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Activists place sex-slave statue at Japan embassy

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A former South Korean comfort woman Kil Un-ock, right, who was forced to serve for the Japanese Army as a sex slave during World War II, reacts with other comfort women near the statue symbolizing a wartime sex slave during their 1,000th weekly rally to demand an official apology and compensation from the Japanese government in front of the Japanese Embassy in Seoul, South Korea, Wednesday, Dec. 14, 2011. (AP Photo/Lee Jin-man)

SEOUL, South Korea >> Protesters in Seoul placed a statue of a girl representing victims of Japanese World War II-era sexual slavery in front of the Japanese Embassy on Wednesday as South Korean President Lee Myung-bak prepared to visit Tokyo over the weekend.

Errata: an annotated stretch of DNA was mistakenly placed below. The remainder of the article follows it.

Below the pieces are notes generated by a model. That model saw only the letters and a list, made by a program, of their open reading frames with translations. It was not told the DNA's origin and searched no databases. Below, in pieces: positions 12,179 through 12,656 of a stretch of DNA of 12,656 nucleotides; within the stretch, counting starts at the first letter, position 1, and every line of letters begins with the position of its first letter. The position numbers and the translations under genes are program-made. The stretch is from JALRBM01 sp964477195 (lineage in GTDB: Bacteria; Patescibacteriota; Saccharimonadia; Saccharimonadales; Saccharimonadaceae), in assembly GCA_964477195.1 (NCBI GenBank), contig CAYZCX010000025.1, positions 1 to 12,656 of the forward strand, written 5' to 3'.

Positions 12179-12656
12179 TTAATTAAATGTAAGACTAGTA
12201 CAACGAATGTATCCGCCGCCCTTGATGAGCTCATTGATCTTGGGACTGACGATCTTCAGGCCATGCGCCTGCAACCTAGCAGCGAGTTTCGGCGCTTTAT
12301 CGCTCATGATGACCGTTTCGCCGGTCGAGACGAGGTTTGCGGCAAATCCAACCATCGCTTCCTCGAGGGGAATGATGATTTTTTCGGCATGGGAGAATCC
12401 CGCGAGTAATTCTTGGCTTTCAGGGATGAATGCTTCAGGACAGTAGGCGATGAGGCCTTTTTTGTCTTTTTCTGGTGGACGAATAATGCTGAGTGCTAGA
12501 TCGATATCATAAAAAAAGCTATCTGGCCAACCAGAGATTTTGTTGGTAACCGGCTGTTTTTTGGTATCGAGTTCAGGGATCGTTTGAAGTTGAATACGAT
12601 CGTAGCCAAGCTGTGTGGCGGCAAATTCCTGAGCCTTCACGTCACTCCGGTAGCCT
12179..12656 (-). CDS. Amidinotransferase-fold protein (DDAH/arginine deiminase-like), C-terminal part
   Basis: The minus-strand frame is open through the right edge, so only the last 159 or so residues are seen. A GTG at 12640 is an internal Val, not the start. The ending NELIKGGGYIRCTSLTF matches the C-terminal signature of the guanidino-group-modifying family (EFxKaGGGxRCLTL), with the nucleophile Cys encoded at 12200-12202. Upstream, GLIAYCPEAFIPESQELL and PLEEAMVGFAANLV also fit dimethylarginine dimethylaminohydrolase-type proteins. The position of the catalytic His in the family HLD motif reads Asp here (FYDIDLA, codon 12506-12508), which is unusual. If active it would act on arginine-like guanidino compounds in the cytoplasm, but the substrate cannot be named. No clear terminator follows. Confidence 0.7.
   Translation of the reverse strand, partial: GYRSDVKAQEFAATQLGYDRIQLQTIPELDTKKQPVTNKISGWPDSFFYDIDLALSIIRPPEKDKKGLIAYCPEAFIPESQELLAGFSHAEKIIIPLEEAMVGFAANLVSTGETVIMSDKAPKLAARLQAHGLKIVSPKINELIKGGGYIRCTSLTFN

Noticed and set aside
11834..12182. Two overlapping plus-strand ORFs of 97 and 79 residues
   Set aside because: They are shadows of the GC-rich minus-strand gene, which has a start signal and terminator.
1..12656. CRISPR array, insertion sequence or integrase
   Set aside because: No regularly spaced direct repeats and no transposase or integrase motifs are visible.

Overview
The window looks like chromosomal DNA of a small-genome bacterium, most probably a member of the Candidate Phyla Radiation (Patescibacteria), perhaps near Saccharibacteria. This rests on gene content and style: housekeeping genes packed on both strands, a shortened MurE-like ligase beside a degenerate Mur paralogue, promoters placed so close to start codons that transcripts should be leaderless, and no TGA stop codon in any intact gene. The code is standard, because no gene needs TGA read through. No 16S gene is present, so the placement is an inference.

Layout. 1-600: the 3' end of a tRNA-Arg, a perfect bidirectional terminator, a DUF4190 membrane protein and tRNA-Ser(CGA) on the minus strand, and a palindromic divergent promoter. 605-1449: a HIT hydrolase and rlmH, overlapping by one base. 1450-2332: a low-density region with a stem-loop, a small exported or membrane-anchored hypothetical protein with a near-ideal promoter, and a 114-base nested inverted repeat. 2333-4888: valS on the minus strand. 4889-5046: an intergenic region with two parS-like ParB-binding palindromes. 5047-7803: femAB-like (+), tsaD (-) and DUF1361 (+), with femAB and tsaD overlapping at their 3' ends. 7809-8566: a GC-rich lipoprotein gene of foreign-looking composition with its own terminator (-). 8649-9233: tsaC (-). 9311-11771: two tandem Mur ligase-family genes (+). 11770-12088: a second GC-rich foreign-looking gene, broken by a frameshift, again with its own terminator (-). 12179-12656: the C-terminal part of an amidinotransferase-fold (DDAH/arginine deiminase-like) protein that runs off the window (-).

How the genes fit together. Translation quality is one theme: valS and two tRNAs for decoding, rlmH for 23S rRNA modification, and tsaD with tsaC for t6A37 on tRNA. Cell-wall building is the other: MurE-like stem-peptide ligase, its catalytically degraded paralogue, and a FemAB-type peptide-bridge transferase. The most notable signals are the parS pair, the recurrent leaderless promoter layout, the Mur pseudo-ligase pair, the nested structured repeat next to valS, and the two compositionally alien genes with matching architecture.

Hundreds of South Koreans surrounded the life-size statue of a girl sitting on a chair in traditional Korean clothes as she stares at the embassy. The statue was unveiled to mark the 1,000th weekly rally for women forced to work in brothels for Japanese soldiers. Several of the women joined the rally along with lawmakers.

Japanese officials have apologized in the past to the women. But victims say they also want reparations and prosecution of wrongdoers.

Japan’s Chief Cabinet Secretary Osamu Fujimura called the statue "extremely regrettable."

South Korea’s Foreign Ministry has said that it relayed a complaint by Japan over the statue to the protesters.

The statute was unveiled before President Lee’s weekend visit to Japan for talks with Prime Minister Yoshihiko Noda.

Fujimura said the visit is still on despite the statue, but the topic would be unavoidable at the summit talks between the two leaders.


Associated Press writer Mari Yamaguchi contributed to this report from Tokyo.

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